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PGA Tour golfer caught on video casually slapping an alligator off the putting green

An alligator lies near the third fairway as Patrick Cantlay plays a shot during the final round Sunday of the Valspar Championship in Palm Harbor, Florida. Alligators rarely attack humans, happening on average about 12 times a year. (Mike Lawrie/Getty Images)

It could have been a dangerous moment for professional golfer Cody Gribble when he encountered an alligator Thursday on a PGA Tour course in Bay Hill, Florida.

The PGA Tour pro, who hails from Dallas,  walked up on an 8-foot alligator baking in the sun near the water's edge on the sixth hole at the Arnold Palmer Invitational. Where other men may have avoided the gator, or at the very least ignored it, Gribble took a different approach.

He casually detoured toward the alligator and pushed the reptile by the tail back into the water.

Gribble told Golf Week that he hoped it might improve his game that day.

"Gator looked like he needed some exercise, I don’t know," he said. "He was sitting right there in the way, and I guess I was struggling today, I wanted to get some adrenaline going somehow."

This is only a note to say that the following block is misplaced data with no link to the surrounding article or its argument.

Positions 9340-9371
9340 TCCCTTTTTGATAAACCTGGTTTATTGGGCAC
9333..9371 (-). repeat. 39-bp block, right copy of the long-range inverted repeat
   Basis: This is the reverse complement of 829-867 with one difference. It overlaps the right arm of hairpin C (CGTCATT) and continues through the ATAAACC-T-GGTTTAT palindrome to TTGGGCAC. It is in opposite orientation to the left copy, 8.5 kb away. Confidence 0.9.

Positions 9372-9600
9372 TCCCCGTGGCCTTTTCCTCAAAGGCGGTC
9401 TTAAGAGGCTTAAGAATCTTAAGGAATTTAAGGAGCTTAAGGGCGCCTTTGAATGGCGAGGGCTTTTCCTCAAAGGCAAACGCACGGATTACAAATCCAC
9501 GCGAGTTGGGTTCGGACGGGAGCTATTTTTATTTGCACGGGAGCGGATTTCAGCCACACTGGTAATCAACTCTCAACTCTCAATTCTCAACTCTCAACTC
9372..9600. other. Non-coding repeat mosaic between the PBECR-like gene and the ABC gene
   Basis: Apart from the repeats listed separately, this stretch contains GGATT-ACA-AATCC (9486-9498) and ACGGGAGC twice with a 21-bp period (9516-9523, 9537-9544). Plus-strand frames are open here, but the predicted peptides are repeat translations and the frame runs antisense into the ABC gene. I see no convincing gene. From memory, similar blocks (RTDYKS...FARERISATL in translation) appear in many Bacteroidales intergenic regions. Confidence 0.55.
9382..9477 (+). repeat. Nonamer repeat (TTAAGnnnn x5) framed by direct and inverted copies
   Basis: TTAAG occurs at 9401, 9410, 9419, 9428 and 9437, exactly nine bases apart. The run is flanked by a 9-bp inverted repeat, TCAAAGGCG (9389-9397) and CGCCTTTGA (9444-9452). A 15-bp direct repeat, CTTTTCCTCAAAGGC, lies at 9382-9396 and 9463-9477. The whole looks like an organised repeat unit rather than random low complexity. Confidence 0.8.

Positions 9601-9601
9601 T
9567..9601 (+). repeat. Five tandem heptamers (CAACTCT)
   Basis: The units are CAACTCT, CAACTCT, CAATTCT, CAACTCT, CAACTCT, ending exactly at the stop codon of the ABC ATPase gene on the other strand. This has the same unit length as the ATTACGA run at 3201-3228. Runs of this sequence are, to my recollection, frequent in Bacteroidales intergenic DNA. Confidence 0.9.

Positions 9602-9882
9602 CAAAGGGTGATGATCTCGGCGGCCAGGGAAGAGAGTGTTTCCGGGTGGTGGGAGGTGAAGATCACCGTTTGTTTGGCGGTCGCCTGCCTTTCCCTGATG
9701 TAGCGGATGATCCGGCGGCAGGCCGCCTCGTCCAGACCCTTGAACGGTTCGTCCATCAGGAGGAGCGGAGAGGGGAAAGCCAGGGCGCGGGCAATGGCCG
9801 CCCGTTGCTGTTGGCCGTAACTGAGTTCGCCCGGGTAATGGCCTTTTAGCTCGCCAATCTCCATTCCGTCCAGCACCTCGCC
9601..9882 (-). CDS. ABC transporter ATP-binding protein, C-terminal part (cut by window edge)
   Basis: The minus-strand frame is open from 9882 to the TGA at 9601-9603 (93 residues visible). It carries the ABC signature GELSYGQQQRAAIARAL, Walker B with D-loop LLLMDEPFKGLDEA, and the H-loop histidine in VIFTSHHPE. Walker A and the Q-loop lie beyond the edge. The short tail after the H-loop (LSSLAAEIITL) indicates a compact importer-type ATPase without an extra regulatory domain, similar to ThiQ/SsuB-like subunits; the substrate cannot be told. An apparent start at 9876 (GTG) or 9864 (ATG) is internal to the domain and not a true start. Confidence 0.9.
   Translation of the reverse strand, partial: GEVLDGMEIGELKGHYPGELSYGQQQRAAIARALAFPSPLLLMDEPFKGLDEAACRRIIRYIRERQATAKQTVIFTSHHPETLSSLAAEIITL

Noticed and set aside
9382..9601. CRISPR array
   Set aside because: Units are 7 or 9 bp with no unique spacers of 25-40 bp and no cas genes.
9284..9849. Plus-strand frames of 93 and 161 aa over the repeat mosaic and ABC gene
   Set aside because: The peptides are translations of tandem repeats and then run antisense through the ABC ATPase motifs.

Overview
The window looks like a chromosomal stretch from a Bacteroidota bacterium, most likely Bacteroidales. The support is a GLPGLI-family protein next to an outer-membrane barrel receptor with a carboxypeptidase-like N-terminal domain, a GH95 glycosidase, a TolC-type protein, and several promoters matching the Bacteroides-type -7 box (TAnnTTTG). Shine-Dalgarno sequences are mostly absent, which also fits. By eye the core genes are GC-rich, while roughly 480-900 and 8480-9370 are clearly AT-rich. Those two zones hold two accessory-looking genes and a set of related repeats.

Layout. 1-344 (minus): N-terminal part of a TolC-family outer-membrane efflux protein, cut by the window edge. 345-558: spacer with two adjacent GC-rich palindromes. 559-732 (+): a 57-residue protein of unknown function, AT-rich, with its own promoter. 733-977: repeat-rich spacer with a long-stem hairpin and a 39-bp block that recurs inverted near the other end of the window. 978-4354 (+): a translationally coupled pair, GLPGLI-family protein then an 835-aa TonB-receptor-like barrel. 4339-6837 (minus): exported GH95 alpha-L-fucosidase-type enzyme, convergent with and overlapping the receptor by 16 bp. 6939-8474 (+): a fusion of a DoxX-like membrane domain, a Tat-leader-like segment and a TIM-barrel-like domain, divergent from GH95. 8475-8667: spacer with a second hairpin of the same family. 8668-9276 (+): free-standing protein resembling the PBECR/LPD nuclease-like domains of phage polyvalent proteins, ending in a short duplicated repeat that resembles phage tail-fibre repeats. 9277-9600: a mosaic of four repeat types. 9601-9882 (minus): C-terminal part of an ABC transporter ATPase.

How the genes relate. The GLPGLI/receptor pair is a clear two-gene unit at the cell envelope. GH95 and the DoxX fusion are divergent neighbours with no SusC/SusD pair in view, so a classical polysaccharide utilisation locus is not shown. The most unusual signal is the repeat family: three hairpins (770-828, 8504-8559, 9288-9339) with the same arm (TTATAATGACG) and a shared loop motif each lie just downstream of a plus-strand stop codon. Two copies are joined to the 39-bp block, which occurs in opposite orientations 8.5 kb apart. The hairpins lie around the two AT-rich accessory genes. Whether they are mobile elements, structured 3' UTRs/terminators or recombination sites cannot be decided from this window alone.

It wasn't the first time Gribble had been that close to an alligator before either, he said. But he didn't seem too worried about the alligator being able to catch him. In fact, he said he's had an alligator turn toward him before, but they hadn't gotten close enough to do any damage.

“It’s probably frowned upon but I wasn’t too worried about it at the time,” Gribble said. “It’s like a jolt, it’s quick, you know, they’re not going to catch you a couple steps down.”

Gribble finished the day with a 5-over 77 after the first round of the Arnold Palmer Invitational.

Alligators attacking humans is a rare occurrence, happening on average around a dozen times a year. Tampa Bay Times reported in 2011 that only 20 attacks in the last 40 years have been fatal.

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